A Sterling Vineyard tram operator had recommended that before leaving the Calistoga area we needed to visit the Chateau Montelena Winery in order to view the Chinese inspired gardens. Perfect for a Kung Fu Panda obsessed youth. The winery was already on our list to visit since it was recorded as one of America’s top 40 wineries in the Paul Lukacs book "The Great Wines of America: The Top Forty Vintners, Vineyards, and Vintages" and produced one of the wines that won best overall wine at the famed 1976 Paris Wine Competition. The one that gave Napa wines an international reputation and forever raised the price of California wine. We decided we had a short amount of time to spare so we raced ahead.

From the driveway, there did not appear to be anything impressive about the Chateau. The tasting room entrance looked like a one story building with the only semblance of a Chinese garden being a small Koi pond at the entrance. Looks are deceiving. We ventured around back to see that the section viewed from the front was actually the top of the structure, with the rest hidden below a slope. Quite an impressive building. A little further along the gardens exposed themselves with ornamental bridges and an array of water life: swans, ducks, turtles, and even a crayfish. The winery even stocks bread for visitors to feed the water fowl. Half our team stayed behind to feed the animals while the remaining ventured inside.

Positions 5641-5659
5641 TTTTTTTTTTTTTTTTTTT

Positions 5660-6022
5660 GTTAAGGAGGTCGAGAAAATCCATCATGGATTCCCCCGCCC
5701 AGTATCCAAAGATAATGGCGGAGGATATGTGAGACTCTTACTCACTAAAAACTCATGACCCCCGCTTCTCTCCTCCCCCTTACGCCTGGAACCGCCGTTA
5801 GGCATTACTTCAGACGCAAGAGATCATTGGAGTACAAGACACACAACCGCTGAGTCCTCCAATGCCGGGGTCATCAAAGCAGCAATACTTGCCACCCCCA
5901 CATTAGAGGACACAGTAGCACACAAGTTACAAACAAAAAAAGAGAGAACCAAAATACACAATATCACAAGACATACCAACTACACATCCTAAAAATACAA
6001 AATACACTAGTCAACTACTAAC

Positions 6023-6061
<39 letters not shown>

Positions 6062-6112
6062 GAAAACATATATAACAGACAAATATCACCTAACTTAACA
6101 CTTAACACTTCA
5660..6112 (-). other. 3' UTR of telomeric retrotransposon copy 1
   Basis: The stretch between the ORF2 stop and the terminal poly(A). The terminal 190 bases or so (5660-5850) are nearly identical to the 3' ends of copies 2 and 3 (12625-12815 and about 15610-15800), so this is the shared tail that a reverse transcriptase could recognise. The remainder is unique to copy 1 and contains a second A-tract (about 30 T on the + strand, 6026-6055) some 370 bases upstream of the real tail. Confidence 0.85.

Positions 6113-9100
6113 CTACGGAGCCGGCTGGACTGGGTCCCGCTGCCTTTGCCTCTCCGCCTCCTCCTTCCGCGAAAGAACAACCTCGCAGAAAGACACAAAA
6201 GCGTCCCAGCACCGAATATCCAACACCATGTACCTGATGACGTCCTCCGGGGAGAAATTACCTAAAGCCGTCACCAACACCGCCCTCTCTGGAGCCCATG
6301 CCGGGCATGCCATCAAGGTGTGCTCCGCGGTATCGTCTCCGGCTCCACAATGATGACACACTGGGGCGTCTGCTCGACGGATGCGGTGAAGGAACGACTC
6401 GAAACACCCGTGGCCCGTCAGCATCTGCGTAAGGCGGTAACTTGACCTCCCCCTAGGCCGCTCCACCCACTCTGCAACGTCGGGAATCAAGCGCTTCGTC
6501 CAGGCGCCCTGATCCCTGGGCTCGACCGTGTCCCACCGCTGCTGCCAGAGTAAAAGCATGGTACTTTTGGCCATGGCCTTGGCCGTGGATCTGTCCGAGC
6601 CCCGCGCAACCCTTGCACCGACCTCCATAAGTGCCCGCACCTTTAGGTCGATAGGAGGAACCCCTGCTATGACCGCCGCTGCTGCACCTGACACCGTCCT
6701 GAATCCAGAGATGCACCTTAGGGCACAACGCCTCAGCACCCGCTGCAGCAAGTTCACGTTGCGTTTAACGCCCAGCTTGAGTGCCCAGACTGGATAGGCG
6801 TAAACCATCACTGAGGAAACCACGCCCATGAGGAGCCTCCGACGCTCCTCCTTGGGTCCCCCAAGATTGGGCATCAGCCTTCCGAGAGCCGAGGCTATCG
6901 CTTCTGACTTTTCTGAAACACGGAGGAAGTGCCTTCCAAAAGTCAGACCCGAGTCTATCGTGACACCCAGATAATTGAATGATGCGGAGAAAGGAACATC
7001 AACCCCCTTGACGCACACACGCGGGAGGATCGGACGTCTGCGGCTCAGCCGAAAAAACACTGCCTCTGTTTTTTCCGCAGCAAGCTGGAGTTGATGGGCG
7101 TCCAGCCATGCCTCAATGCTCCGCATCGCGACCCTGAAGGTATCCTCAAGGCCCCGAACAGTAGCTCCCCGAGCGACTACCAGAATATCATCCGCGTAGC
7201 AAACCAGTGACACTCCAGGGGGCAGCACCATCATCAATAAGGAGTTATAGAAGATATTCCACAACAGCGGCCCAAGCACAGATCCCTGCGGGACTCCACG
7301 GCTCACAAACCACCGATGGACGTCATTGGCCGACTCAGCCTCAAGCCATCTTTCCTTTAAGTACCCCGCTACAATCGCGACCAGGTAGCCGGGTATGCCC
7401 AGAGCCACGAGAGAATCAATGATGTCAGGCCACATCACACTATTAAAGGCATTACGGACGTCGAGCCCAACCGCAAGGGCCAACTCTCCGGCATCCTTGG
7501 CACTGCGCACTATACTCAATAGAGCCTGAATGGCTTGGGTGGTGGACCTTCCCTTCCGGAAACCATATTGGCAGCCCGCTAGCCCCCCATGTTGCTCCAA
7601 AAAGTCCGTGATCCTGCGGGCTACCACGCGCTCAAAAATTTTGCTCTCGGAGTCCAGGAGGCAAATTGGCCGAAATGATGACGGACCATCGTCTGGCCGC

Chateau Montelena was founded in the late 1880’s when Alfred L. Tubbs purchased land he thought suitable for vineyards at the base of Mount Saint Helena. Over the next decade he tended the grapes, built the chateau, and hired a French winemaker and opened in 1896, operating as a truncated form of the neighboring mountain: Chateau Montelena. By Prohibition the winery was one of Napa’s largest producers, but production ceased entirely as the Temperates gained power. The Tubbs family continued to tend the vines and sold the grapes to home winemakers and other wineries with the repeal of Prohibition – but eventually sold the estate to Yort and Jeanie Frank. The Franks excavated Jade Lake as part of creating a remote retirement sanctuary. Eventually James Barrett led a team that cleared and replanted the overgrown vineyard and in 1972 wine production resumed at Chateau Montelena. Four years later the winery was a member of the contingent of California wineries to send wine for a grand tasting at the Inter-Continental Hotel in Paris. Six California Chardonnays competed against 4 white Burgundies in a blind tasting by French officials. You can read here how these officials rated the Chateau Montelena 1973 Chardonnay above all the other wines. The strength of the winery is also displayed in the fact that it was their Estate Cabernet Sauvignon, not the Chardonnay that Lukacs featured in his book.